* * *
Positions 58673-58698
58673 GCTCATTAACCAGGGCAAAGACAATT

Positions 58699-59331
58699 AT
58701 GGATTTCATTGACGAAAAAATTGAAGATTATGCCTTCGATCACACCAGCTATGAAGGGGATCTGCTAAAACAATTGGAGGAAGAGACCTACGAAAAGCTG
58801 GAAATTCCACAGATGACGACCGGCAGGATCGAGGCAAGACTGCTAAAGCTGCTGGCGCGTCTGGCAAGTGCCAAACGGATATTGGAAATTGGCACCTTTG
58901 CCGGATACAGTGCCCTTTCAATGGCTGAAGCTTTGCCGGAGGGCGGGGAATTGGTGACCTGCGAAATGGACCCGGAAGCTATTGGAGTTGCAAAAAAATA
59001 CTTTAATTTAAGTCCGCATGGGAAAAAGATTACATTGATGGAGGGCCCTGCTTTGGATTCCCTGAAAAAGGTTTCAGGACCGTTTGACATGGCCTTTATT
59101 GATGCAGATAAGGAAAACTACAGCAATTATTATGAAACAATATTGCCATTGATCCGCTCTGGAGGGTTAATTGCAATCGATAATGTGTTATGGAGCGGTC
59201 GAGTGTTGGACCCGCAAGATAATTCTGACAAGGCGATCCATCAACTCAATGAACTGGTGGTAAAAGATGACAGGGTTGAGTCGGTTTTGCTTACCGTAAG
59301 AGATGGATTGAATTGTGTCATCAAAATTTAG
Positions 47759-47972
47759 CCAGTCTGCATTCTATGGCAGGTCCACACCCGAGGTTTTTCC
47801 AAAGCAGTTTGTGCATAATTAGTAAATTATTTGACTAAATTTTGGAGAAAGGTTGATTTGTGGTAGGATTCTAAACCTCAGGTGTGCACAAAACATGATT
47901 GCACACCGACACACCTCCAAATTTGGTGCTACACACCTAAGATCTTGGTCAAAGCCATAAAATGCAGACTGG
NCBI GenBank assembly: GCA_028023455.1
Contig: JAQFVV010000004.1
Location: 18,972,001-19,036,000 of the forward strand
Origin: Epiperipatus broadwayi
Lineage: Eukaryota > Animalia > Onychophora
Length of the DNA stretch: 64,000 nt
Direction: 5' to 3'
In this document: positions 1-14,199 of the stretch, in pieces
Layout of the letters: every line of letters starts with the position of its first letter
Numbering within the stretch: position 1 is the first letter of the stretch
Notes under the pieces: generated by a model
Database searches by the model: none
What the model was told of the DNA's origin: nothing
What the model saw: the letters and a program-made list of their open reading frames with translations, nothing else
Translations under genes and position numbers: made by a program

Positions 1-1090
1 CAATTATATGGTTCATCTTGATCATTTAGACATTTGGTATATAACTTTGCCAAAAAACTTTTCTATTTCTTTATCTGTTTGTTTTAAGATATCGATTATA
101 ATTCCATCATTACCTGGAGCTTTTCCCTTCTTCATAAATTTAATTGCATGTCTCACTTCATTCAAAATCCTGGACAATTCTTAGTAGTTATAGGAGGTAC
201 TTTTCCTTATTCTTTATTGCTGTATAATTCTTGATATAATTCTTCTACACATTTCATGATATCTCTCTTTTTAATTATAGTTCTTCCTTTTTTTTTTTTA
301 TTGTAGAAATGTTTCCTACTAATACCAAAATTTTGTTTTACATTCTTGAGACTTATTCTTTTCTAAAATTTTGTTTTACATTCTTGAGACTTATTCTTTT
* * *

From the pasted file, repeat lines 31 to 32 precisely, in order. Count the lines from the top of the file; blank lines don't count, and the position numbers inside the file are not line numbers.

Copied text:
Positions 1-1090
1 CAATTATATGGTTCATCTTGATCATTTAGACATTTGGTATATAACTTTGCCAAAAAACTTTTCTATTTCTTTATCTGTTTGTTTTAAGATATCGATTATA